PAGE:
At the height of his power, his most “Clooneyness”, George Clooney teamed up with his mate Steven Soderbergh (who arguable was also at the height of his career) to… remake Solaris (1972), the Tarkovsky‘s classic that was almost three hours long? Yep, that’s what you do. Well, that is what you do when you are these two guys. And they’ve managed to do it… pretty well?
I have seen the original Solaris, but that was a long time ago when I was too young to understand what was happening. So I didn’t appreciate it enough, and that film is definitely in my “have seen it, need to re-watch it” pile. But I remembered the basic gist and the fact I was bored. Again, please don’t judge me too harshly; I was around 13/14 years old when I watched it. I can see now that was a dumb thing to do, but hey, I was starting my cinephile life. What can I tell you; I wanted to see the best films, but I was too young to understand some of them.
It might be why I rate this remake a bit higher than others? Or it might be the fact we don’t get these “quiet” sci-fi films anymore? As Solaris is a sci-fi drama, meaning the drama comes from the personal lives of our protagonists rather than them being in space. Nowadays, if we get sci-fi films, we get epics, like Dune (2021, my review here) or the latest Star Wars films. And they are (mostly) great for what they are. But they aren’t quiet, meditative dramas that focus on people as much. Those films focus more on showcasing how breathtaking CGI can look, whereas Solaris makes the space the background for our characters to ponder about life, death and everything in between.
And if you are like me, you like films like that. You can say plenty about Soderbergh, but that guy knows how to build an atmosphere of isolation, doubts and paranoia. And he achieved it in this film really well where you understand what is happening, but also understand how confusing and painful the situation must be for everybody involved.
Without going into heavy spoiler territory, this is the official storyline from IMDb.com for Solaris.
Grieving psychologist Chris Kelvin is sent to investigate a lonely space station orbiting the mysterious planet Solaris, where terrified crewmembers are experiencing a host of strange phenomena, including impossibly halcyon visitors that seem all too human. Once aboard, he confronts an unfathomable power that could hold the key to mankind’s deepest dreams and darkest nightmares.Source: IMDb.com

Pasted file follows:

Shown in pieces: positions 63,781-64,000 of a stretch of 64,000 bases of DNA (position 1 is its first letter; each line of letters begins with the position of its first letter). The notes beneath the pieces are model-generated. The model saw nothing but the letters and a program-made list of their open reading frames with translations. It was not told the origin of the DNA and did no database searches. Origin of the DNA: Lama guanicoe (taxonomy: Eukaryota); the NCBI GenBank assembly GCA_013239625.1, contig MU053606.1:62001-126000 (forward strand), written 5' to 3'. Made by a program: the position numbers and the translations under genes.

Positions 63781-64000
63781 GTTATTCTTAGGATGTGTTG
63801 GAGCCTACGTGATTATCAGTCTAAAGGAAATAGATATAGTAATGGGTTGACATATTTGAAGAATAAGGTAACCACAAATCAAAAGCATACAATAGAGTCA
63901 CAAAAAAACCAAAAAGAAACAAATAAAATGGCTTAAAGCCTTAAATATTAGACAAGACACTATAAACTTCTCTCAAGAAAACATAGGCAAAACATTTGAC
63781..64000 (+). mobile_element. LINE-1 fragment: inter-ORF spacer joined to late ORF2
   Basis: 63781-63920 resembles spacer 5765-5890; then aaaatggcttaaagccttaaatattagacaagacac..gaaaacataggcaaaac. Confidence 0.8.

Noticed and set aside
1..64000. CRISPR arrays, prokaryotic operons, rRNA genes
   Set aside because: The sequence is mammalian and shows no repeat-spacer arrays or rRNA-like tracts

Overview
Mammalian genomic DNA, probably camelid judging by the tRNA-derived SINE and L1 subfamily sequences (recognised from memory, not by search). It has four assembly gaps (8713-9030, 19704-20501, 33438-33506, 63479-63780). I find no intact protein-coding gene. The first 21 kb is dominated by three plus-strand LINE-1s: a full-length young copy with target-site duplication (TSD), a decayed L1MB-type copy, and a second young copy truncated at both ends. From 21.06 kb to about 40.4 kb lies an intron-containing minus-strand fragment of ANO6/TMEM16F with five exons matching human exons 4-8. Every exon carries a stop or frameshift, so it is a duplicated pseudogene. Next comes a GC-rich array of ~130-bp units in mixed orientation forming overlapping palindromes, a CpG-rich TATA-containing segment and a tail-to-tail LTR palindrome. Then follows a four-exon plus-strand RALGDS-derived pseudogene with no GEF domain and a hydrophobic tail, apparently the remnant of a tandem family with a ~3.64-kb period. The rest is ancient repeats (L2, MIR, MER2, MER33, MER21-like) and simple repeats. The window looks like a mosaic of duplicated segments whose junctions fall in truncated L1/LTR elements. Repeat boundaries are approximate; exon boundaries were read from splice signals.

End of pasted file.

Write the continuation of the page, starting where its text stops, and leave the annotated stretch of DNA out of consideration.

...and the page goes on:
Yep, George arrives on the ship that stopped communicating a while ago, only to discover there might or might not be more people on board. I won’t say too much because I think it’s a cool idea to explore and would like you to experience it for yourself, if possible. What I also appreciated was this concept being a “polite” remake. The mere existence of this remake is not “hurting” the original Solaris. It’s such an intriguing concept about our existence, the meaning of life and all that good stuff that it might be one of those rare cases of filmmaking where just because you love the original film, it doesn’t mean you “have to” hate this remake. They can both exist and tell their stories.
Solaris is also one of those “before they became famous” films. There are young Jeremy Davies and John Cho, but the most notable appearance goes to Viola Davis. And even though she had acted before this film, it was mostly TV work and “side characters”, so I would go ahead and say this might have been her major breakthrough. And yes, this might be too obvious to write, but she is awesome in this film. I am so glad that I don’t have to write: “How come she didn’t become a bigger deal?” It was her scenes opposite George’s character I’ve enjoyed the most.
The only reason I can’t give this film a higher rating is simple. It didn’t stay with me for long. I’ve had a great time watching Solaris, but only about two months after I’ve seen it (showing my hand here, but some reviews take me a while to write), I only remember some scenes. I remember how I felt watching this film, but for me to rate it any higher, the film would have to leave a bigger impact on me. But as I always say, who knows? Maybe when I re-watch the original movie, I might re-watch the remake too to compare them against each other, to see how different directors with totally different backgrounds tackled one story…? Yeah, I can see myself doing that one day.
Overall, Solaris is 100% one of those “they sure don’t make movies like these anymore”. The space element here is crucial, but it is not the most important aspect of this film. It serves as a tool, a means to an end where our characters could have talked about life, death, what constitutes life… And if you enjoy movies like these, you might want to check this one out. Even though it’s a Hollywood remake, this one must be one of the better ones for sure. The fact it’s almost half the length of the original movie also helps.
That’s all for this one! Did you see it? What did you think about it? Let me know!
Until next time,